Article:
3 credits. John Sullivan. Format: Blended-online. This course will explore the various modes of business acquisition including statutory mergers, asset purchases, and stock purchases and, for each type of business combination, will examine (1) the strategic and practical advantages and disadvantages, (2) the statutory requirements and procedures, (3) the documentation required or suggested, and (4) the relevant case law. The course looks at the practical aspects of the business lawyer’s role in structuring the transaction, in identifying, explaining and negotiating the business/legal terms, in negotiating the acquisition agreements, and in getting the deal done. The course materials will consist of traditional statutory and case materials, explanatory materials, and legal documents, such as letters of intent, confidentiality agreements, merger agreements, etc. The course will use U.S. materials (particularly the law of Delaware) as base materials, but will also consider trans-border transactions.
3 credits. Mary-Pat Cormier. Format: Blended-online. This course analyzes key issues under the U.S. federal securities laws, principally the Securities Act of 1933 and the Securities Exchange Act of 1934, with respect to the offer, sale, and trading of securities. It includes a study of what constitutes a security, the public offering process, mandatory disclosure requirements for public companies, exemptions from registration, and potential liabilities and sanctions.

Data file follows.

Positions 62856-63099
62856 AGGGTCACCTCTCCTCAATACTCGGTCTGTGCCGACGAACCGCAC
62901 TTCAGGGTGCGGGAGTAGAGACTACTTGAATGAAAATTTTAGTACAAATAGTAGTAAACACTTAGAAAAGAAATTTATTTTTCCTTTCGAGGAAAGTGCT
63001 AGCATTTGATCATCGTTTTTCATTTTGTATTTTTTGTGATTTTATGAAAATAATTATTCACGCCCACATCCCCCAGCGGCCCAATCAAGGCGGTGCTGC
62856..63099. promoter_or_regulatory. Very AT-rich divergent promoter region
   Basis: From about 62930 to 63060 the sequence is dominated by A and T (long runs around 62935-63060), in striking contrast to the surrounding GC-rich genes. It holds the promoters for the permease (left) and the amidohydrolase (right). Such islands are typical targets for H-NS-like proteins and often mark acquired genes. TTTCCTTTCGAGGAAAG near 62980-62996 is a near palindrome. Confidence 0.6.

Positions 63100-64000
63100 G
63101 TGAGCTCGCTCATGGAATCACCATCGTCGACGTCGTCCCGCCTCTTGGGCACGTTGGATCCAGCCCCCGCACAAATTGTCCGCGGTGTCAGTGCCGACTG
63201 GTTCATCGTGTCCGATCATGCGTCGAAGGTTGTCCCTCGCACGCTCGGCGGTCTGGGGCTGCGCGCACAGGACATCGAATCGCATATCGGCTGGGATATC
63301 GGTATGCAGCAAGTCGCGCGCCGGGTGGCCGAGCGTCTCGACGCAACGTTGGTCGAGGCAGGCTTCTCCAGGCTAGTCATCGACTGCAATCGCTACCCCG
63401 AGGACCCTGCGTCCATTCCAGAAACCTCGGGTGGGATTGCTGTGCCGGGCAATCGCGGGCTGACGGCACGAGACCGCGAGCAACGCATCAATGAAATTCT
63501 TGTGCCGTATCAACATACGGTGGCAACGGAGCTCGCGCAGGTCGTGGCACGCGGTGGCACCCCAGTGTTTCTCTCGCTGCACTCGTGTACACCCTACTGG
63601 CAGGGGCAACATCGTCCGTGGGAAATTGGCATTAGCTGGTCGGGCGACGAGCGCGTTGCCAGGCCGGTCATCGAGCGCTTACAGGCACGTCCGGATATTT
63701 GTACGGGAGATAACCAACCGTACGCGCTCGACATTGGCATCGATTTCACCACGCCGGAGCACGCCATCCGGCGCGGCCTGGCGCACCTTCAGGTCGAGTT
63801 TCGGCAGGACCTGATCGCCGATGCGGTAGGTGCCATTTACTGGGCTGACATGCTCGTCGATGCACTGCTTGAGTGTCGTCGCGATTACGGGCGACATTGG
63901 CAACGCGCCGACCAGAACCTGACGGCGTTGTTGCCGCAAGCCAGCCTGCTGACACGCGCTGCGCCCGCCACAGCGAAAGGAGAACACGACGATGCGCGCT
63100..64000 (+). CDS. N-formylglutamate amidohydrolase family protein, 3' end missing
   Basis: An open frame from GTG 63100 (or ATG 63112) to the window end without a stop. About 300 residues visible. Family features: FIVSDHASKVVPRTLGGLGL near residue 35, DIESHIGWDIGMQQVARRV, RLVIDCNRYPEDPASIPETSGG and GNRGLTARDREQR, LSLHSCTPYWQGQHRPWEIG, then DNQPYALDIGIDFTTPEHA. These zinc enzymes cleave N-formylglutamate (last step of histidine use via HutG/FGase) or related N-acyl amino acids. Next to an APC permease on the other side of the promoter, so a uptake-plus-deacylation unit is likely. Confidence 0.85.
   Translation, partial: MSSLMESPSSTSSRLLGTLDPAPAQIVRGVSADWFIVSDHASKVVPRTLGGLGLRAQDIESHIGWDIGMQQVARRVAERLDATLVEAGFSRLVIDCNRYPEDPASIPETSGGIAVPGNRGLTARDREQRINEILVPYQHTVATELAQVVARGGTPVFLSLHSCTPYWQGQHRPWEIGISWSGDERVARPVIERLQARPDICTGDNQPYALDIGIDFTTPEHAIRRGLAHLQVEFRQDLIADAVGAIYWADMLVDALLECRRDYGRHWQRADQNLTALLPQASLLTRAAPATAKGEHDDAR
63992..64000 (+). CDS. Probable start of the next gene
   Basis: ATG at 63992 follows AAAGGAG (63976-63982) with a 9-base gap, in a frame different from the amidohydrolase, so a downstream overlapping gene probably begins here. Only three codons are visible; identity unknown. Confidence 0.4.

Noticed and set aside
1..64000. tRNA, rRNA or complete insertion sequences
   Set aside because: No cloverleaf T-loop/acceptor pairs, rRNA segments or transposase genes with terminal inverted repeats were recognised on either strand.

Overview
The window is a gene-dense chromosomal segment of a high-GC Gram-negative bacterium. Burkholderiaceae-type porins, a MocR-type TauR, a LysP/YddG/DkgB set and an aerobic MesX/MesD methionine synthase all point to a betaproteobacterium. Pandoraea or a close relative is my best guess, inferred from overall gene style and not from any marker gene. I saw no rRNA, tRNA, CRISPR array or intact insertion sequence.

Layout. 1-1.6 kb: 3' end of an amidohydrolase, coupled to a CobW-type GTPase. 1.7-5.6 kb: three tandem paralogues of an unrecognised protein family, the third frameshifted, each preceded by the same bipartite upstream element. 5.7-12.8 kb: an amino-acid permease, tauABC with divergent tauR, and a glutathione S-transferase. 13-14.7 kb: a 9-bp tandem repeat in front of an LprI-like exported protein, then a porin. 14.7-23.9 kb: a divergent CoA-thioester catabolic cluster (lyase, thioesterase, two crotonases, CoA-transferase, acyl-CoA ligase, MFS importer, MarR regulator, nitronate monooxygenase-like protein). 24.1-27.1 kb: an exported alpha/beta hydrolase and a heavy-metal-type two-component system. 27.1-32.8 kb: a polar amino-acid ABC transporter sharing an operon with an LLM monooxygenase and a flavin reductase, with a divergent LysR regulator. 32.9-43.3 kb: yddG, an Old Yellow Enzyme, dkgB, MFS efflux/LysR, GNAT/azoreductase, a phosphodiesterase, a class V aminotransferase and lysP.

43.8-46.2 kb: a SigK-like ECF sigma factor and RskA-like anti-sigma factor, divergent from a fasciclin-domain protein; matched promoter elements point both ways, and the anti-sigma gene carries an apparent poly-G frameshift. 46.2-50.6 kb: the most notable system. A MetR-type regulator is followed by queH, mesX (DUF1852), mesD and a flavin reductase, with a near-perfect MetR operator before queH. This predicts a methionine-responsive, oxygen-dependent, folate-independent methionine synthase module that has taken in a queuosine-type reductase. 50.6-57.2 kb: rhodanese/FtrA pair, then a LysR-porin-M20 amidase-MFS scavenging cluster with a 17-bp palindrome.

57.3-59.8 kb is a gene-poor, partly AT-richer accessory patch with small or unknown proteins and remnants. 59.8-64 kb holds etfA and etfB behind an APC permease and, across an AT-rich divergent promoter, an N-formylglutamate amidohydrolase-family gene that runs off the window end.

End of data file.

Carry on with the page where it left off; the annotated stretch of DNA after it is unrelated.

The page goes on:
Variable credits. Format: All-online. Students may engage in writing a research paper related to an international business law topic under the supervision of a BU Law faculty member for 1-3 credits. A student may engage in two Directed Studies (for up to 6 credits) as part of the ELLM. Each Directed Study requires the written permission of the Director as well as a qualified instructor, who will be chosen in tandem with the ELLM office. The Directed Study option is available in any semester. If you would like more information on pursuing a Directed Study, please email firstname.lastname@example.org.
During the residential sessions, students also participate in a 1-credit colloquium. The colloquium leaders will include prominent practitioners and faculty who will lead discussions on current business law issues shaping the international legal landscape.
For students who want to focus on a particular area of law, there are three online concentration options in:
- Enterprise Risk Management & Compliance
- International Environmental & Energy Law
- International Taxation